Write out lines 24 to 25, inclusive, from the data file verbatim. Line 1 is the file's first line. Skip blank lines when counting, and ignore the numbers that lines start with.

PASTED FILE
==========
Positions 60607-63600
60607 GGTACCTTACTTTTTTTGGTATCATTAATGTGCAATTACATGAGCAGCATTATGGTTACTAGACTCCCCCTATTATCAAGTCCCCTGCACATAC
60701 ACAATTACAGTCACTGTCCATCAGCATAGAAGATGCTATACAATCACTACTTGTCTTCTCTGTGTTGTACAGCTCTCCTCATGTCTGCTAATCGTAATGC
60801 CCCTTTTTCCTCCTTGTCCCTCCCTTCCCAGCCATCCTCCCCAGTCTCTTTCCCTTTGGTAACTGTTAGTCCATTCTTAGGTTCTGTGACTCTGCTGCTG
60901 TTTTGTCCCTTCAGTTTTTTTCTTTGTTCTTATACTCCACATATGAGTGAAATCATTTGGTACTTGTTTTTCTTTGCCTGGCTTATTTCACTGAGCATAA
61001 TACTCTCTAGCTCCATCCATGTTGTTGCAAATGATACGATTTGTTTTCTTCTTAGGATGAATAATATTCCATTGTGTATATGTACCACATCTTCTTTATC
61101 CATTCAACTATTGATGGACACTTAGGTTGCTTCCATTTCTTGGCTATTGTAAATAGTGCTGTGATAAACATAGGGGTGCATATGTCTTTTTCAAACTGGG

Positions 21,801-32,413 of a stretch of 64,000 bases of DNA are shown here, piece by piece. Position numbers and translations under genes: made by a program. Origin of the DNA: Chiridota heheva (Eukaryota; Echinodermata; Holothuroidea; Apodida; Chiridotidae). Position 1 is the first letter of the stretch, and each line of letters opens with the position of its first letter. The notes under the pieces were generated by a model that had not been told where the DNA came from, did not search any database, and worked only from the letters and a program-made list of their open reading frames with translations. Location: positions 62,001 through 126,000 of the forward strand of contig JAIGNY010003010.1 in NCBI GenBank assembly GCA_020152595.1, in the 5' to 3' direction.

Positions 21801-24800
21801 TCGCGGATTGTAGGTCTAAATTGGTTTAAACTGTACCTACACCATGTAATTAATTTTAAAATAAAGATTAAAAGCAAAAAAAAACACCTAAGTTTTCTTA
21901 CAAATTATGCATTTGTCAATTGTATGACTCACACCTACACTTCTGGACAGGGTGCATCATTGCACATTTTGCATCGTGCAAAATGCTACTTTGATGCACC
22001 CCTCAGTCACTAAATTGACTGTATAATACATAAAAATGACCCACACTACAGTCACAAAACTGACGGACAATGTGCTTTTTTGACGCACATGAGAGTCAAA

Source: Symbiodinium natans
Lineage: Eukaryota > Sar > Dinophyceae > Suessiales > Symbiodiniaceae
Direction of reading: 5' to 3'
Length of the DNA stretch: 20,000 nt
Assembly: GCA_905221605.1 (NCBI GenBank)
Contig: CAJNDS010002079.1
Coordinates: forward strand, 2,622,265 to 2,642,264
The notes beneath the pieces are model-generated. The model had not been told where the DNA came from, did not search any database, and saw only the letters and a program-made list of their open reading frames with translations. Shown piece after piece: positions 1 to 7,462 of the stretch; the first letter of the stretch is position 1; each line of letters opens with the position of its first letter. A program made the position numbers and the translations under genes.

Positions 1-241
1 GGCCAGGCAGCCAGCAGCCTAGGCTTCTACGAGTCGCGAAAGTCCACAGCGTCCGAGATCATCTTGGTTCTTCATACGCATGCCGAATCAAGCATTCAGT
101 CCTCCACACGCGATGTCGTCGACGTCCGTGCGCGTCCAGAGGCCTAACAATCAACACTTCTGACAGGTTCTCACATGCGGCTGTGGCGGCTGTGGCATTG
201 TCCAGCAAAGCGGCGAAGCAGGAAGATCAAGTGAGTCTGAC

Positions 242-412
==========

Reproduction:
201 TCCAGCAAAGCGGCGAAGCAGGAAGATCAAGTGAGTCTGAC

Positions 242-412